Mount Overlord (above) and its minions can be intimidating - it looks like a giant granite hand reaching for the sky. Luckily, my landing was an easy one.

Pang from the Fjord

I was extremely lucky to have had the opportunity to go into the park with Comedian/Veteran Parks Interpreter Billy, the friendly Tommy, the cheery Jenna, and the fast Ciera. We met at the Parks Office in town (check out this impressive scafolding built for repainting) at 08:30, and soon left by boat for the park. It was really cool seeing Pang from the middle of the Fjord. In case you didn't know, a fjord is a deep basin carved out by the "tongue" of a glacier. In fact, they're usually deeper than the sea they are connected to. The same hot-butter cutting applies to the sides of the mountains too, creating dramatic cliff faces. The famous mountains here are named after names and places from Nordic folklore: Thor (largest cliff face in the world); Odin, the tallest of Baffin's Peaks; and Asgard (feautured in the Bond film "The Spy Who Loved Me" - video.

As glaciers melt, they leaves behind moraines, which can be either from loose cliff faces, or from water flow. This pictures below are some example of "lateral" moraines, which are formed as a result of loose rock falling. The large boulders you'll see in the pictures below, and in pictures from my hike in a previous post are the result of this instability. Billy actually told a story of having seen one tumble and crash down the mountainside many years ago (and one about a teenage polar bear who was hiding behind a rock).


Because this was a one day hike, we didn't go very far. Overlord was the only "landmark mountain" we say, and although we glimpsed some glaciers, I didn't get to see the Penny Ice Cap - a shrinking remnant from the last ice age. We had landed just outside of the park at the most inland shore the high tide would let us reach, and walked to the first emergency shelter. On our way there, we saw ducks, and Canadian Geese. I think the ducks in the picture below were feeding, but I know nothing about them. Please tell me if you know what they were up to!

I'd just like take a moment and point out how beautiful the water is. Wow.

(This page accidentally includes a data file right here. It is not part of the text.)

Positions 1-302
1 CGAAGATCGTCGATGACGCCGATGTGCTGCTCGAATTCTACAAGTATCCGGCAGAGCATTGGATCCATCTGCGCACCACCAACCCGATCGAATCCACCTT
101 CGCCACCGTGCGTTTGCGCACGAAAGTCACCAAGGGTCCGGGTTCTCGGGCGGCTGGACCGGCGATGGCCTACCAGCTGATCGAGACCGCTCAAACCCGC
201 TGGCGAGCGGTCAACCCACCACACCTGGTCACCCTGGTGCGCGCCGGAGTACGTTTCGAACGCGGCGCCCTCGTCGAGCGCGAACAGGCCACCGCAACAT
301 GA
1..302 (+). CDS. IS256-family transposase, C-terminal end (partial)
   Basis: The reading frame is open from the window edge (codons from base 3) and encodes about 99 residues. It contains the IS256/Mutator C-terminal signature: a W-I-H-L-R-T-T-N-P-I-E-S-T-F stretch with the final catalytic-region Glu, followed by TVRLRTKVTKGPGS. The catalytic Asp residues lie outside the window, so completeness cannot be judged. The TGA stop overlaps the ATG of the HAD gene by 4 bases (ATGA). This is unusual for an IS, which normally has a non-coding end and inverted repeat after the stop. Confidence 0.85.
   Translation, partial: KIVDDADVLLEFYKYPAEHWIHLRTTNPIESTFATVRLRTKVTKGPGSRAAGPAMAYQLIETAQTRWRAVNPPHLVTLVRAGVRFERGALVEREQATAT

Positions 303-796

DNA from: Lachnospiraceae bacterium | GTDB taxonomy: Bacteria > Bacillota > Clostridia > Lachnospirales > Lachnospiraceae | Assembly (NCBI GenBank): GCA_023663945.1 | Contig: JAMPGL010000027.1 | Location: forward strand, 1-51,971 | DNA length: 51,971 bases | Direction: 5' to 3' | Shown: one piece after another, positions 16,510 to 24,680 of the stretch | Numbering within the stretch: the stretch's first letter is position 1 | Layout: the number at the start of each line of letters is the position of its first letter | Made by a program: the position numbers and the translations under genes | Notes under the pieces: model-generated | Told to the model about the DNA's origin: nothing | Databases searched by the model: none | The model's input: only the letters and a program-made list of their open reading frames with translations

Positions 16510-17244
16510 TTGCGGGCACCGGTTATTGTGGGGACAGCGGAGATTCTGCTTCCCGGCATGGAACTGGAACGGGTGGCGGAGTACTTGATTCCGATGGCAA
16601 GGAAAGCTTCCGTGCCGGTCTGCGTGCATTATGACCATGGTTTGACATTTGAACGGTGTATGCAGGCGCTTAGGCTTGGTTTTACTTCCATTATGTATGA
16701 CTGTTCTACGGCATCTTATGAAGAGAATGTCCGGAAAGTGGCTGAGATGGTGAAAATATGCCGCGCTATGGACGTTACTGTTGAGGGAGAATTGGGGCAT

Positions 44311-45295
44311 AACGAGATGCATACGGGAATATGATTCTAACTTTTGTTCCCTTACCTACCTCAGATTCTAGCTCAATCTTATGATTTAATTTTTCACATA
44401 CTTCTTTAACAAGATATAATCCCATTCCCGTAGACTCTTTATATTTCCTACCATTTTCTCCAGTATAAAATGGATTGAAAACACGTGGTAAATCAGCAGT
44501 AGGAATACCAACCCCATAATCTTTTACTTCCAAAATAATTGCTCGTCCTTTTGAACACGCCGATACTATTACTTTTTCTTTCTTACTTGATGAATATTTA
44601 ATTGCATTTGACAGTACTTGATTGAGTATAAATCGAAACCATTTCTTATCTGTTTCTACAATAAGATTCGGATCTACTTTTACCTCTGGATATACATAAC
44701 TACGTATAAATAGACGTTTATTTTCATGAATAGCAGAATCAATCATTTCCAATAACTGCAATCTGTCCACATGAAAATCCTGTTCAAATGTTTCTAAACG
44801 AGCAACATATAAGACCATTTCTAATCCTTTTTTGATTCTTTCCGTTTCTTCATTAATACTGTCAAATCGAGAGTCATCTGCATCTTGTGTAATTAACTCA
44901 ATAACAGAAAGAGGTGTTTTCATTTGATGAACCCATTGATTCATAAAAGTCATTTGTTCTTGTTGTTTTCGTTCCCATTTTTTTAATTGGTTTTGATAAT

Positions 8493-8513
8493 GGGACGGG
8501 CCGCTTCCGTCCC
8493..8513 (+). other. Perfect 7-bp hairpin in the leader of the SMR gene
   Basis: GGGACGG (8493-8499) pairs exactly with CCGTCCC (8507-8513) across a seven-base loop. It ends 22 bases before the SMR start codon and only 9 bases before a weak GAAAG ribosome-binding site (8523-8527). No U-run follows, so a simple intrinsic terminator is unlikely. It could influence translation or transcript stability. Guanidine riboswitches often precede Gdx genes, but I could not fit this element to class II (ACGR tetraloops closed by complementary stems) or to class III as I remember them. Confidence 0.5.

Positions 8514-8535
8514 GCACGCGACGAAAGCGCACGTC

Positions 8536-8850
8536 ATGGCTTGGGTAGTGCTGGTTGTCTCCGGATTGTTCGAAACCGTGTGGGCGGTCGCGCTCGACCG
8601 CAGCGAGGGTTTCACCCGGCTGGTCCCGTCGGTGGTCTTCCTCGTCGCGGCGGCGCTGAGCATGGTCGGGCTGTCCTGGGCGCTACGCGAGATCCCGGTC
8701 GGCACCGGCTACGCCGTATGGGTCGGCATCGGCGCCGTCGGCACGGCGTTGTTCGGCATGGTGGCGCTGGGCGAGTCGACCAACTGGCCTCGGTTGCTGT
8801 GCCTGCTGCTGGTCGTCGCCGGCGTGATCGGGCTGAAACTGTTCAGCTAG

Tommy can't choose which
                 MRE to eat.

At the emergency shelter, Tommy couldn't decide between the MRE's he brought. Apparently they've improved so much that you can now taste the difference between stir-fry chicken (his left hand) and roast beef (right). He told me that each of the emergency shelters have a radio repeater on their roofs so that visitors can contact the Parks Office in Pang if needed. He also showed me the emergency radio there, which had enough spare D-size batteries to probably last a month! There was also a log with hilarious entries inside, and entries by citizens from all over the globe! A Chinese group complained about the rain, and some Kiwis drew a very detailed comic about their journey in the park.

Emergency Radio

Armed with a new camera remote I purchased, I quickly found out that the maximum range is a little disappointing. Still, I find this test shot to be humorous.

Interesting water erosion on sand, low angle footprint shot, and some ice poking out.

Our journey back allowed for much more photo-taking. We had arrived at the shelter much quicker than anticipated, and Billy had already arranged for the boat to pick us up specifically at 14:30. This let us stop and watch some birds, enjoy the sounds of a waterfall, and examine interesting objects on the beach. The low tide revealed some sunken treasures! Below you will find a variety of pictures. Many have captions that will only display if you hover your mouse over them.

Interesting water erosion on sand, low angle footprint shot, and some ice poking out.

Silly Billy

            <a href="/content/images/2014/07/auyuittuq/DSC_2473.jpg"><img src="/content/images/2014/07/auyuittuq/DSC_2473.jpg" style="float: left; width: 43%"
                title="Rust or copper?"></img></a>
            <a href="/content/images/2014/07/auyuittuq/DSC_2475.jpg"><img src="/content/images/2014/07/auyuittuq/DSC_2475.jpg" style="width: 54.67%" class="half-right"
                title="Small Glacier"></img></a>

Again, I'd like to thank Parks Canada and its employees for protecting beautiful natural areas across Canada, especially great group I went with into Auyuittuq. Working for Parks has to be one of the best jobs on the planet - you get to meet interesting people, and experience some of the greatest places in the world. I definitely plan on coming back to Auyuittuq, though I'll need some of you to tag along!

Update: Almost saw Mount Odin from the summit of Mount Duval yesterday!

Stay Tuned for Part 3

Summer Festivities

Tagged in : engagenorth nunavut auyuittuq backpacking pang travel blog

I'm an engineering student living in the future. I care about dreaming big, finding truths, and building equity into our society.